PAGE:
If you’ve been diagnosed with gestational diabetes, don’t panic. You’ll be referred to a specialist and you’ll have more appointments at the hospital or with your GP so they can keep an eye on you.
Diet is especially important in controlling diabetes, so you’ll be given advice on what to eat e.g limiting sugar. Exercise is also important – most pregnant women are recommended to aim for half-an-hour a day, if possible.
You may also have to monitor your blood sugar levels yourself and you’ll be told what you should be aiming for. In some cases you might have to take medication to control your blood sugar levels, or inject insulin.
Is gestational diabetes dangerous for me?
Gestational diabetes can increase your risk of other pregnancy conditions such as:
Is gestational diabetes dangerous for the baby?
There are risks for your unborn child if you have gestational diabetes, which Paul explained, “can be challenging for expectant mothers, especially if they have a busy lifestyle and a family to look after.”
If you have too much sugar in your blood, your baby may be getting too much sugar too, so it could grow very big. This could cause complications at birth and may increase the likelihood of a Caesarean section.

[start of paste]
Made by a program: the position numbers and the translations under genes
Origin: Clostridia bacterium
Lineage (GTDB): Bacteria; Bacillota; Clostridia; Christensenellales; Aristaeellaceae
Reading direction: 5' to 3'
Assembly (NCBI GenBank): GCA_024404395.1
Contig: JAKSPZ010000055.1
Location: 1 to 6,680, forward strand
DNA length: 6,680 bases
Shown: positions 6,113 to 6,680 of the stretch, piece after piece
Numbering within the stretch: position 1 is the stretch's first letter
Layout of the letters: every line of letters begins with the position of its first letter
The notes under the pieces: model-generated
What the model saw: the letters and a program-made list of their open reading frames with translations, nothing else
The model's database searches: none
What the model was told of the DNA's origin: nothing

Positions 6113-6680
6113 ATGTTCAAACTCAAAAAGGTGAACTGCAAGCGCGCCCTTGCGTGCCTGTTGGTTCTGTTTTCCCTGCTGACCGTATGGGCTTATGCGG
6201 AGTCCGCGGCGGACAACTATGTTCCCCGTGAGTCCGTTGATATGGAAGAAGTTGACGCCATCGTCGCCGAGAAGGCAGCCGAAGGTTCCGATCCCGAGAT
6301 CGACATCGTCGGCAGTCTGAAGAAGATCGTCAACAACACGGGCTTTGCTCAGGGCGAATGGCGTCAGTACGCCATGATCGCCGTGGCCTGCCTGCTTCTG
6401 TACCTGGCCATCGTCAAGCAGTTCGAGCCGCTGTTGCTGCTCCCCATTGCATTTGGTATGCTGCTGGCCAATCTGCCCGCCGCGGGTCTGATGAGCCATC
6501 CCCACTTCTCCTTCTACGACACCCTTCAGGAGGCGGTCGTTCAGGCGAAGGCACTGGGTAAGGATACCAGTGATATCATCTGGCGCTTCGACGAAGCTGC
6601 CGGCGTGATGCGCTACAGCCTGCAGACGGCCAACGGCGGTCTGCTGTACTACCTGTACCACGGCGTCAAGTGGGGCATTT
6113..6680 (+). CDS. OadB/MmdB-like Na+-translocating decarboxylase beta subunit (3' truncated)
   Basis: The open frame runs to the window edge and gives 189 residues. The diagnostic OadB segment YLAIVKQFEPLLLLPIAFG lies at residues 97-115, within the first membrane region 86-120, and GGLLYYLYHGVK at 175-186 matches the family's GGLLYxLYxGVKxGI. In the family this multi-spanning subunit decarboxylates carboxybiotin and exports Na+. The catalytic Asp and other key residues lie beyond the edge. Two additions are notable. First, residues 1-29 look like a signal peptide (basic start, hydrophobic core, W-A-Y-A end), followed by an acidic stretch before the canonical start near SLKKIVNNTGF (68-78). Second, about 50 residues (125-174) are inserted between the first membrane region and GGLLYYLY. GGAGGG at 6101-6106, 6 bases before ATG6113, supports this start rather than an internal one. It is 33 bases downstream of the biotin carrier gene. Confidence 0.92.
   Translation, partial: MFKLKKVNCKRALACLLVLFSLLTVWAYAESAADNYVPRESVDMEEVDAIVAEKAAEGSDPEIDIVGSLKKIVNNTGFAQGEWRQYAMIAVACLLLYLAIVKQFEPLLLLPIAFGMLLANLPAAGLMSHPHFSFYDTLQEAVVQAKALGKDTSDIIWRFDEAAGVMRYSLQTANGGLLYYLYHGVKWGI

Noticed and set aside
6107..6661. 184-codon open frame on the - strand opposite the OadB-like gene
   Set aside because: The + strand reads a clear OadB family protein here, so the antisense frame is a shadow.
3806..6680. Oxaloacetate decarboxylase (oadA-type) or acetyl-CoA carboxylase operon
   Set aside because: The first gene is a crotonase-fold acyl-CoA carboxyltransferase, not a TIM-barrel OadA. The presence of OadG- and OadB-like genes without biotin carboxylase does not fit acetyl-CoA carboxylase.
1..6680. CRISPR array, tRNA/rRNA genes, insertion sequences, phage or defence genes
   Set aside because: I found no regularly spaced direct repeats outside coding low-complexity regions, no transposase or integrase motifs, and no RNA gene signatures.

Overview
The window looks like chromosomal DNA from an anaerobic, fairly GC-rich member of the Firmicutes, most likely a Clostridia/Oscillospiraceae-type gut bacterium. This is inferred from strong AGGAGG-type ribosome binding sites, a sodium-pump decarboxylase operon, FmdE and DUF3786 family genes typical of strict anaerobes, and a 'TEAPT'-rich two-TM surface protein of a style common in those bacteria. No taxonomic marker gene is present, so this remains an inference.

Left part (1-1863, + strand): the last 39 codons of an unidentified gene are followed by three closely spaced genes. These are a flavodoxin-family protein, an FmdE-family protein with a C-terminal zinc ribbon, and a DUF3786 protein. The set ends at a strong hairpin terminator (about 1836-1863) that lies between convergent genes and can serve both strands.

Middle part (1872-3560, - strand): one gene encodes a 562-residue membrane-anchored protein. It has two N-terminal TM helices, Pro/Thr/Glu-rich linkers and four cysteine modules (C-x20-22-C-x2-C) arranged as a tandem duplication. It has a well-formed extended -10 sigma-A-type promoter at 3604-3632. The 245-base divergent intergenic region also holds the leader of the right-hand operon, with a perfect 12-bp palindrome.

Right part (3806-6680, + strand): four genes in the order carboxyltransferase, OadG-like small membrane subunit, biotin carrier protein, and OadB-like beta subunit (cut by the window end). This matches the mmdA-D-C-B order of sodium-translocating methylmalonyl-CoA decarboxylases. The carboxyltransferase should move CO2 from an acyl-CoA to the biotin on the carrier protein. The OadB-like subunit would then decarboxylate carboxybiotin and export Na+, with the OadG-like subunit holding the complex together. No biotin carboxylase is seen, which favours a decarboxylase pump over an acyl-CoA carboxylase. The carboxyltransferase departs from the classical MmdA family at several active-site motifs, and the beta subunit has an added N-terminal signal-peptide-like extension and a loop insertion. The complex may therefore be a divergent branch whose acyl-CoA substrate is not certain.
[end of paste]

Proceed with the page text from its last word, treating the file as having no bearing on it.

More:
Untreated, gestational diabetes can lead to growth abnormalities in your unborn child and hyperhidrosis (excess fluid around the baby), although birth defects are not usually caused by GD, as it usually develops later in pregnancy.
It’s also important to note that if the diabetes in noticed early and managed well, risks can be reduced.
Can gestational diabetes be prevented?
You can reduce the risk of getting it just by eating a balanced, healthy diet and doing regular exercise. Try not to have too many sugary drinks or snacks, even if you’re craving them.
Diabetes UK also recommend maintaining a healthy weight before pregnancy, so if you’re trying to get pregnant, being healthy and in shape beforehand could stand you in good stead.
Paul McArdle told GoodtoKnow, “Eating a healthy diet is key to managing gestational diabetes and avoiding obvious sources of sugar, such as sweets, cakes, chocolate and full-sugar soft drinks, is helpful to reduce refined sugars in the diet.”
Using sweeteners can also be a helpful option when maintaining a healthy diet. Paul told us, “Choose fresh fruit and water or drinks with low calorie sweeteners as an alternative (but also limit caffeine as advised by your midwife or GP).
“Choosing foods and drinks with low calorie sweeteners offers people with gestational diabetes broader food choices by providing the pleasure of sweet taste without raising blood glucose.”
However, it’s also important to note that gestational diabetes cannot always be prevented.
Diabetes UK said, “There’s only so much you can do to reduce your risk of gestational diabetes – some women will develop it regardless of how healthy their lifestyle is.”
Does gestational diabetes last forever?
Most women find that when they’ve given birth their blood sugar goes back to normal, but you’ll be checked before you leave the hospital and offered subsequent check-ups until your GP’s happy that you’re not diabetic any more.
If I’ve had gestational diabetes once, will I get it again?